Patricia Leva also understands the markings of a good leader. She believes that a in order to successfully lead others, one must be trustworthy, passionate, inspirational, humble (she elaborates on this point by saying, “be proud of your team”), possess a sense of humor, have a vision, and establish a presence. She also adds that a leader continually finds ways to set himself or herself apart through perhaps “innovation” or “continual creativity.”
Since Leva has stepped in as president of the Rochester area, JA has flourished. Leva confirms that JA has grown in their student- reach (chiefly toward middle and high school students), “increased” and “diversified” their funding via unique events as the “Titan of Business Challenge,” and established “board-restricted funds to ensure the propensity of JA programs.” However, she presents a surprising statistic in that “opportunities for JA are endless as far as I’m concerned. While we reach 13,000 students, we still only reach about 6.5% of the market. We still have so much work to do.”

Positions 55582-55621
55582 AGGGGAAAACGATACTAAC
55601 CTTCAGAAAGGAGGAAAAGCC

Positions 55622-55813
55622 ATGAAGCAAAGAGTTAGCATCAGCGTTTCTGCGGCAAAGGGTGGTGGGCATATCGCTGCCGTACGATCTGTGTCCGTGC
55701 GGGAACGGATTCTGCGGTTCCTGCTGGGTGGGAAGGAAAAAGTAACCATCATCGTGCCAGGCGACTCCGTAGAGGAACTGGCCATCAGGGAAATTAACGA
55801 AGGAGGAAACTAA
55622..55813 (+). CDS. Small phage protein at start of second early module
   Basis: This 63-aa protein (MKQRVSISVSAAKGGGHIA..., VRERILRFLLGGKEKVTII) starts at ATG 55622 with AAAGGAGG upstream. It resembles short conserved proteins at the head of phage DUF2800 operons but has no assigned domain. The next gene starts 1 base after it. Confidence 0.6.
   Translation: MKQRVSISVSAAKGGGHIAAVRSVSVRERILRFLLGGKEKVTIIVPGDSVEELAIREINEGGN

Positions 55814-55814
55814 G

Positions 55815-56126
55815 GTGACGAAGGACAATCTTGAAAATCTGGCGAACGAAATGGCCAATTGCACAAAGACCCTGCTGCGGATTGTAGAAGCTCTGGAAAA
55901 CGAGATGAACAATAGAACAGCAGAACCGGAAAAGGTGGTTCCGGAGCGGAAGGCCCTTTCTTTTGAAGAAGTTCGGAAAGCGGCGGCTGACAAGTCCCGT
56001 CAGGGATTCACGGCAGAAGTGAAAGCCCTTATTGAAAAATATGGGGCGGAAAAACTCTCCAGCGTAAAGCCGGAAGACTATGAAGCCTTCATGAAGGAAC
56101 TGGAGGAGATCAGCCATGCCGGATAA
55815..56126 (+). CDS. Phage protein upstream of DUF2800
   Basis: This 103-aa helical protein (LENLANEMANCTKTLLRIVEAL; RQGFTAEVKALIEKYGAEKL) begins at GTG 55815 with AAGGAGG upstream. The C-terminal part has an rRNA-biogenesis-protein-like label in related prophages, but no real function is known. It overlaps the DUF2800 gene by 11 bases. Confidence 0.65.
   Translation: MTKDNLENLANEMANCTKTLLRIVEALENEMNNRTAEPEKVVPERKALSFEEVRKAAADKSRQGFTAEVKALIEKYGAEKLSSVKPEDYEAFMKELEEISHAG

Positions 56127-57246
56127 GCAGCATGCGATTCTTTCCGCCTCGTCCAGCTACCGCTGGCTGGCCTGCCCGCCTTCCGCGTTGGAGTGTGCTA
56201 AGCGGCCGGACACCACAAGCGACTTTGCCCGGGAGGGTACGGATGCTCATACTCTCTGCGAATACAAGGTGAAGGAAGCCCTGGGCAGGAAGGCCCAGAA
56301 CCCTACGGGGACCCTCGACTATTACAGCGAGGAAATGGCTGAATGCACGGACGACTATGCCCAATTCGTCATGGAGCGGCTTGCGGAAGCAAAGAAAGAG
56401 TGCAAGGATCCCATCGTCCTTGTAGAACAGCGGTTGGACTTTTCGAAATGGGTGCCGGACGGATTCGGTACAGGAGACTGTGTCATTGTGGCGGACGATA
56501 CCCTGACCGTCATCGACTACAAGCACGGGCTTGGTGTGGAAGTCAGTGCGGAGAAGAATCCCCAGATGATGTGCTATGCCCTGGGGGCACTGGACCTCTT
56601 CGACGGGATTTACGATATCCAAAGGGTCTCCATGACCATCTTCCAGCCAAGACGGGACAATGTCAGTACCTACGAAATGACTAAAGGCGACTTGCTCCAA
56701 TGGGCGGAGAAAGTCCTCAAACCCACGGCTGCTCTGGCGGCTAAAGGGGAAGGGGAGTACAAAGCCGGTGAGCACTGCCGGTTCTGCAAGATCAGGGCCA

Leva is anticipating the 2012 Titan of Business Challenge that will take place April 30th at St. John Fisher College. Local high school students will participate in a competition that simulates the experience of being a CEO of a corporation. They are expected to make executive decisions that are no different from those a real CEO would have to experience. Students gain a wealth of knowledge in regards to the corporate world and through events such as this, are encouraged to pursue opportunities that will help them excel.
In terms of offering advice intended to empower women everywhere, Leva states: “Leading comes natural to some, and for others, it needs to be cultivated. Either way, education is the key to a lifetime of opportunities, and it should never stop. Seek out a mentor who is willing to give you tools and experiences that will help you become a better leader. And whatever it is you choose, make sure you are passionate about it.